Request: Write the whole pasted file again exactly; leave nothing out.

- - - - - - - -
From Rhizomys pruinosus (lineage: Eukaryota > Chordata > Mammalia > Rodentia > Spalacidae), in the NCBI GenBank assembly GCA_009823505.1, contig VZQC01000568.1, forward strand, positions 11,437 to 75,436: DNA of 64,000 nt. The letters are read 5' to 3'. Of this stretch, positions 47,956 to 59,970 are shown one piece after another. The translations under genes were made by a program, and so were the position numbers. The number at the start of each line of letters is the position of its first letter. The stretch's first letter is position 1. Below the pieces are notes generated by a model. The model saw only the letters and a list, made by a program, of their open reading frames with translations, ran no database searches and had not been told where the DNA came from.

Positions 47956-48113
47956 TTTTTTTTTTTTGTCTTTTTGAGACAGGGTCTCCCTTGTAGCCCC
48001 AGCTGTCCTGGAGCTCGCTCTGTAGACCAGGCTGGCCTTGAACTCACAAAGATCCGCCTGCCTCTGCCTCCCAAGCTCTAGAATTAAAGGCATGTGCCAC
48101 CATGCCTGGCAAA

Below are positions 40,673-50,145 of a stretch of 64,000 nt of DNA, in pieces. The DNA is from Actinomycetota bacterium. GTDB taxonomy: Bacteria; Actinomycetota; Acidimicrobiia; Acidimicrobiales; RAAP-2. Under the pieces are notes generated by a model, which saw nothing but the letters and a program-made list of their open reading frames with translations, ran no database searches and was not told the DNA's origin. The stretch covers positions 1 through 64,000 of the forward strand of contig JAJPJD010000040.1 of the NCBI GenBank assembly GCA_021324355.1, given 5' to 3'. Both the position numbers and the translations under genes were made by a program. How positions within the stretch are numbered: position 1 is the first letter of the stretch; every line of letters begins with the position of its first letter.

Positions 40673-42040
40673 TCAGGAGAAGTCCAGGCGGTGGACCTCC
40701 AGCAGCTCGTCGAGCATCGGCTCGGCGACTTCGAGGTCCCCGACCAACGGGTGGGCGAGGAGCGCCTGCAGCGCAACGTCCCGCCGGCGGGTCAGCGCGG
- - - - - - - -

From Rhizomys pruinosus (lineage: Eukaryota > Chordata > Mammalia > Rodentia > Spalacidae), in the NCBI GenBank assembly GCA_009823505.1, contig VZQC01000568.1, forward strand, positions 11,437 to 75,436: DNA of 64,000 nt. The letters are read 5' to 3'. Of this stretch, positions 47,956 to 59,970 are shown one piece after another. The translations under genes were made by a program, and so were the position numbers. The number at the start of each line of letters is the position of its first letter. The stretch's first letter is position 1. Below the pieces are notes generated by a model. The model saw only the letters and a list, made by a program, of their open reading frames with translations, ran no database searches and had not been told where the DNA came from.

Positions 47956-48113
47956 TTTTTTTTTTTTGTCTTTTTGAGACAGGGTCTCCCTTGTAGCCCC
48001 AGCTGTCCTGGAGCTCGCTCTGTAGACCAGGCTGGCCTTGAACTCACAAAGATCCGCCTGCCTCTGCCTCCCAAGCTCTAGAATTAAAGGCATGTGCCAC
48101 CATGCCTGGCAAA

Below are positions 40,673-50,145 of a stretch of 64,000 nt of DNA, in pieces. The DNA is from Actinomycetota bacterium. GTDB taxonomy: Bacteria; Actinomycetota; Acidimicrobiia; Acidimicrobiales; RAAP-2. Under the pieces are notes generated by a model, which saw nothing but the letters and a program-made list of their open reading frames with translations, ran no database searches and was not told the DNA's origin. The stretch covers positions 1 through 64,000 of the forward strand of contig JAJPJD010000040.1 of the NCBI GenBank assembly GCA_021324355.1, given 5' to 3'. Both the position numbers and the translations under genes were made by a program. How positions within the stretch are numbered: position 1 is the first letter of the stretch; every line of letters begins with the position of its first letter.

Positions 40673-42040
40673 TCAGGAGAAGTCCAGGCGGTGGACCTCC
40701 AGCAGCTCGTCGAGCATCGGCTCGGCGACTTCGAGGTCCCCGACCAACGGGTGGGCGAGGAGCGCCTGCAGCGCAACGTCCCGCCGGCGGGTCAGCGCGG